Saturday, July 31, 2010

Idiot allegiances: Dinner for Schmucks

Talk about cognitive dissonance. Dinner for Schmucks has everything not going for it. I normally cannot stand geek/nerd movies because they contribute to a rampant devolutionary trend that needs no reinforcement. Haven't we had enough films glorifying losers to satisfy the immature male demographic?

Armed with these prejudices and more, I went to see Dinner for Schmucks and found that I . . . liked it. I was confounded. The reaction made no sense. I couldn't stand the trailer, with Steve Carell as Barry mugging and bulging his eyes with a buck-toothed grin. He plays a geek who expresses himself by mounting stuffed mice in various cutesy dioramas, i.e. a mouse couple sunbathing, another flying in a ballon. Some are based on archetypal paintings--The Last Supper, Whistler's Mother, The Scream, etc. Over time, we learn that there's a romantic wistfulness to these tableaus that reflects how Barry's IRS boss Therman (Zach Galifianakis) stole his wife.

The plot of Dinner with Schmucks (adapted from the French film The Dinner Game) concerns several business executives who like to compete with each other in bringing the biggest idiot to a dinner for the group's amusement. Seeking advancement to the level of these executives, analyst Tim (Paul Rudd) agrees to find a moron for that purpose, but his girlfriend and possible fiancee Julie (Stephanie Szostack) does not approve. Once Tim allows Barry into his life because he would make a perfect guest for the dinner, Barry keeps accidentally sabotaging Tim's romantic and professional concerns much as Katherine Hepburn's character did to Cary Grant's in Bringing Up Baby. Instead of a leopard, however, Dinner for Schmucks features the "wild" artist Kieran (Jemaine Clement of The Flight of the Conchords) who threatens to steal Julie away from Tim. Kieran likes to wear hooves and photograph himself growling, romping around with nymphs, and eating an octopus. Barry also accidentally invites Tim's long-term stalker Darla (Lucy Punch) into his apartment, so she ends up posing another threat to Tim's relationship with Julie.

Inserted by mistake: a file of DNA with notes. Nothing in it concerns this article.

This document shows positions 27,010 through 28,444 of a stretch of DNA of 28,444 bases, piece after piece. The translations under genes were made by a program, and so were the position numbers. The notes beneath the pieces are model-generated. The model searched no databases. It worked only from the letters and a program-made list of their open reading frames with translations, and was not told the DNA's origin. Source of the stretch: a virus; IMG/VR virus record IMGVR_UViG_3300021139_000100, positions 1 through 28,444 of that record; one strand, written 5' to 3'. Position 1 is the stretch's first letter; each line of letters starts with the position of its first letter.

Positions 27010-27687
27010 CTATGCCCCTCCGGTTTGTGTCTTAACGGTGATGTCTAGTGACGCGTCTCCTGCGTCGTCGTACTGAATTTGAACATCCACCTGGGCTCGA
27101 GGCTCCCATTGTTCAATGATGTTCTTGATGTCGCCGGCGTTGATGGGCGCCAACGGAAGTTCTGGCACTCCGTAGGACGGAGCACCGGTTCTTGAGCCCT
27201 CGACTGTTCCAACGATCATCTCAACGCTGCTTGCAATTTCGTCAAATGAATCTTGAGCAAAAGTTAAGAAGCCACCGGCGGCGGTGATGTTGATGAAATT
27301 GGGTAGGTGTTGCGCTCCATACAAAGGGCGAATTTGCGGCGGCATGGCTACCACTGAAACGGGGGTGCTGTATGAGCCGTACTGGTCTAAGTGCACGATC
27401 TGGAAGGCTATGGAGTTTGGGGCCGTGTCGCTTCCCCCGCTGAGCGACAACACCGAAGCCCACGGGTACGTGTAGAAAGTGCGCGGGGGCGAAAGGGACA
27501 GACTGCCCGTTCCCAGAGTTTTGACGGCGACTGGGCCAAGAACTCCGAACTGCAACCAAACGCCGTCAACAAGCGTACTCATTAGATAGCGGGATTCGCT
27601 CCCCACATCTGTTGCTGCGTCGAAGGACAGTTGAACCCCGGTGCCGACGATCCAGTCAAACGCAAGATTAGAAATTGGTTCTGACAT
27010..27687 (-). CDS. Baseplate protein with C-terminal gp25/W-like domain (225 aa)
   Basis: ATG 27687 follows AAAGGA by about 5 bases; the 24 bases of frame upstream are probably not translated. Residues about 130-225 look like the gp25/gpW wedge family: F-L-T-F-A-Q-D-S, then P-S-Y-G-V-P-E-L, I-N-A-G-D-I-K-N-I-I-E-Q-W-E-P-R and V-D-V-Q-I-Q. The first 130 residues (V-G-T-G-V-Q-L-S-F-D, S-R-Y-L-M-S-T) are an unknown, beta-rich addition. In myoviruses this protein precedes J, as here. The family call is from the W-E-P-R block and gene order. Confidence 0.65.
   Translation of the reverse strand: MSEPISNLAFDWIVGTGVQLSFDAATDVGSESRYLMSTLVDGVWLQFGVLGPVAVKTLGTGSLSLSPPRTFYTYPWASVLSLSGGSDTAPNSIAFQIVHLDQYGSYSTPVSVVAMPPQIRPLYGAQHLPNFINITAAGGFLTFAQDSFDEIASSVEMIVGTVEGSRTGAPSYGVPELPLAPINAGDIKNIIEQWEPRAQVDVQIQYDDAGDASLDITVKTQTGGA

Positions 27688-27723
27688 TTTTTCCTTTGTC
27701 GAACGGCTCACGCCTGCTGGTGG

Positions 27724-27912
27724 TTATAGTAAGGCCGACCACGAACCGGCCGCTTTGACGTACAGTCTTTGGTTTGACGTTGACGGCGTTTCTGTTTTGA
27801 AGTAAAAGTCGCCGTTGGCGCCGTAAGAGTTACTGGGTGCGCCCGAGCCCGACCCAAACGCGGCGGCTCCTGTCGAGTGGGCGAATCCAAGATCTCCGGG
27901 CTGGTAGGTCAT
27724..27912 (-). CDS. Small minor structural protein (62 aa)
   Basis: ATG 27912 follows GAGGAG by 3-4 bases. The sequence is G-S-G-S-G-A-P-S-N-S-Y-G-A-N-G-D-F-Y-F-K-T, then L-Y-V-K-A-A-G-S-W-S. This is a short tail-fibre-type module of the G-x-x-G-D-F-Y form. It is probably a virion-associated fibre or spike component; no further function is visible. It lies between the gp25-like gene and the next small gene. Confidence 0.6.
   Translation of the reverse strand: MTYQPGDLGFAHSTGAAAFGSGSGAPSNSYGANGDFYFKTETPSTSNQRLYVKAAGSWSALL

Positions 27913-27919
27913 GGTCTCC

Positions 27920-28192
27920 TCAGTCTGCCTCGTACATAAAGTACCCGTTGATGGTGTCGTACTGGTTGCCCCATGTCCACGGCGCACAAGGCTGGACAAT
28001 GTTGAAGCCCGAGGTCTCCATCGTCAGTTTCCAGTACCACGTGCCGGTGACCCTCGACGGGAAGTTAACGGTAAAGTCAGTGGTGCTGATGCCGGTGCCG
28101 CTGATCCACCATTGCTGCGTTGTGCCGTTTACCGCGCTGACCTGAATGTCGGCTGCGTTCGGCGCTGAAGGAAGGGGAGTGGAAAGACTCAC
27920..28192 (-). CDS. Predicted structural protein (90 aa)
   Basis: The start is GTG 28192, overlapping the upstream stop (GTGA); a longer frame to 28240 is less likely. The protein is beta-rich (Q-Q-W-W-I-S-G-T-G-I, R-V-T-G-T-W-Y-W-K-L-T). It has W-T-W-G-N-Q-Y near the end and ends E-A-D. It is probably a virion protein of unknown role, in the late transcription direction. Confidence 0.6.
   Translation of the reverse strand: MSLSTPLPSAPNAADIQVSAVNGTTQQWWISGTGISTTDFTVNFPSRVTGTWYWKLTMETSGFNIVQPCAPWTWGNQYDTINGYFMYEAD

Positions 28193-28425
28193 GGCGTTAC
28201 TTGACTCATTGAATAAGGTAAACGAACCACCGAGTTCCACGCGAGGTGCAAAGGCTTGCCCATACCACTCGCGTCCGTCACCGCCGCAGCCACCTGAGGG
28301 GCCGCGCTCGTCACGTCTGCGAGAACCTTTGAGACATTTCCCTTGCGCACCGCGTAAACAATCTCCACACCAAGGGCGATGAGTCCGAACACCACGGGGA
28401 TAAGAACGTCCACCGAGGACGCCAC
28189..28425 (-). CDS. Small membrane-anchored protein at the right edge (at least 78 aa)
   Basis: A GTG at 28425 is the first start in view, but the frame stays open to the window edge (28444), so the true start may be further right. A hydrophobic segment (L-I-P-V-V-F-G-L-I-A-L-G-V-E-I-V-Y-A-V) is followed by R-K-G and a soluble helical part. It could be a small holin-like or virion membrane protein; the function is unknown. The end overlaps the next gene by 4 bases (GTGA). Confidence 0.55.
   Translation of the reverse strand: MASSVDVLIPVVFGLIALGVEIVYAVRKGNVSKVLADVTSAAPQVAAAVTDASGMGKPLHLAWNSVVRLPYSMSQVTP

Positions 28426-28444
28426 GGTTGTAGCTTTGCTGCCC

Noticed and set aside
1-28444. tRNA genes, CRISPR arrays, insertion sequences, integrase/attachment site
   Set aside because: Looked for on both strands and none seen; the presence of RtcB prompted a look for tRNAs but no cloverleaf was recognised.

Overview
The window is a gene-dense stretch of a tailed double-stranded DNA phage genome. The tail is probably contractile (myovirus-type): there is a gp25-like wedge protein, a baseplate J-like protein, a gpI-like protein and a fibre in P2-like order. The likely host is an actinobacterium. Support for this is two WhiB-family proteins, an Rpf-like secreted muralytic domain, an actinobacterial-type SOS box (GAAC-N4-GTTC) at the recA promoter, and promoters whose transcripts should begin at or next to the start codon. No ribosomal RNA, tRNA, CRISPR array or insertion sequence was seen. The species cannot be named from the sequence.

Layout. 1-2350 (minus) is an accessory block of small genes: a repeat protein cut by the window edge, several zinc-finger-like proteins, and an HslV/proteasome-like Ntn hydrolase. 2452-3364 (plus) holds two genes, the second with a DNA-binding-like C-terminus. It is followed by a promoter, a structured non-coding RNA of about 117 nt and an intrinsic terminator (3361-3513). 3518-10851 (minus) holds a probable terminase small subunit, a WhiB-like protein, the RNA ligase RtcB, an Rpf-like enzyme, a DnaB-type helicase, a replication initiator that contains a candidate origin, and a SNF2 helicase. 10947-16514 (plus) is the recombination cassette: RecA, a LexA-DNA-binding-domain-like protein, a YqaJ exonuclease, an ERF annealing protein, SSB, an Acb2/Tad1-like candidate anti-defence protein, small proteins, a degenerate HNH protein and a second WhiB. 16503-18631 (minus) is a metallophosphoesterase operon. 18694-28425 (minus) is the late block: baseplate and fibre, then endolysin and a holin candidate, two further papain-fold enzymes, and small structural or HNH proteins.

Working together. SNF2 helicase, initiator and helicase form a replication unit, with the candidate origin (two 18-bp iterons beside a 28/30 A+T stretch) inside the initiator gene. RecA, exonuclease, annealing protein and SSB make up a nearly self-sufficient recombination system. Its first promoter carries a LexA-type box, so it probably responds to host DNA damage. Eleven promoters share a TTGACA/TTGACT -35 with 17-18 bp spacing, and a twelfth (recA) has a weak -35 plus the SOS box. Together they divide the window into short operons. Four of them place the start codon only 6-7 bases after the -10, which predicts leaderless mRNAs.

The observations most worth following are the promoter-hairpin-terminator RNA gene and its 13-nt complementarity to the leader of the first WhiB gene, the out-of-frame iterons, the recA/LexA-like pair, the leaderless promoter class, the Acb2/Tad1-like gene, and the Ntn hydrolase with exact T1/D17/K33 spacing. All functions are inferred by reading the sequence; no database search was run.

Why does the film succeed? For five reasons:

1) Rudd has played straight man to Carell's goofball before in The 40 Year Old Virgin, and their comic timing has improved. I still find the increasingly omnipresent Zach Galifianakis funny, and the film is sweetly written by David Guion and Michael Handelman and ably directed by Jay Roach.

2) Dinner succeeds by playing with the viewer's prejudices about idiots. Instead of just having the audience laugh at Barry, the film stresses the monstrousness of the executives who need ridiculous people around to laugh at, thereby establishing an odd tension in the humor. At one point, Barry points out to Tim that "Sometimes I think you think that I'm an idiot," and the comment draws him up short. Even the arrival of the pitiable stalker Laura humanizes her. When she gets angry, she tells Tim that "Some day I'm really going to leave you!," and the insertion of her point of view is not only funny but poignant. By the time events build (as in The Thin Man) to the dinner itself, the audience does not know where to place its allegiances--behind the suave executives or the more endearing idiots? Thus, the audience is obliged to go through some of the same soul-searching as Tim.

3.) Dinner even flirts with the possibility that Barry has got some sort of wisdom in his idiocy by playing the Beatles' "The Fool on the Hill" in the soundtrack and by having Barry stand in the edge of a pond in a manner reminiscent of the scene where Chance walks on the water in Being There (1979). However, Barry most emphatically does not walk on the water, and I think Jay Roach was smart not to take things too far in that holy fool direction. Instead, in many ways, Barry remains an overbearing, intrusive creep in the same vein as many of Jerry Lewis' comic creations. The balance in Barry's characterization is critical for the success of the film.

4) Schmucks calls attention to the soul-killing insanity of Tim jockeying for position in the corporate hierarchy by providing a parallel subplot involving Therman's hold over Barry at the IRS. Therman practices a form of mind control that proves very effective over Barry, obliging him to freeze up and confess his inability to find his wife's clitoris because he thinks she lost it in her purse. The whole scene mocks the power a boss holds over an underling, a form of hypnosis that has doubtless gotten stronger with the recent mass drop in employment.

5) Ultimately, for Tim especially, Dinner for Schmucks is a comedy about the difficulty of being genuine, and the dangers of judging others, even if they happen to be comically unself-aware. By intelligently depicting stupidity, the movie disarms even this critic, who still cannot fully understand why he likes it.

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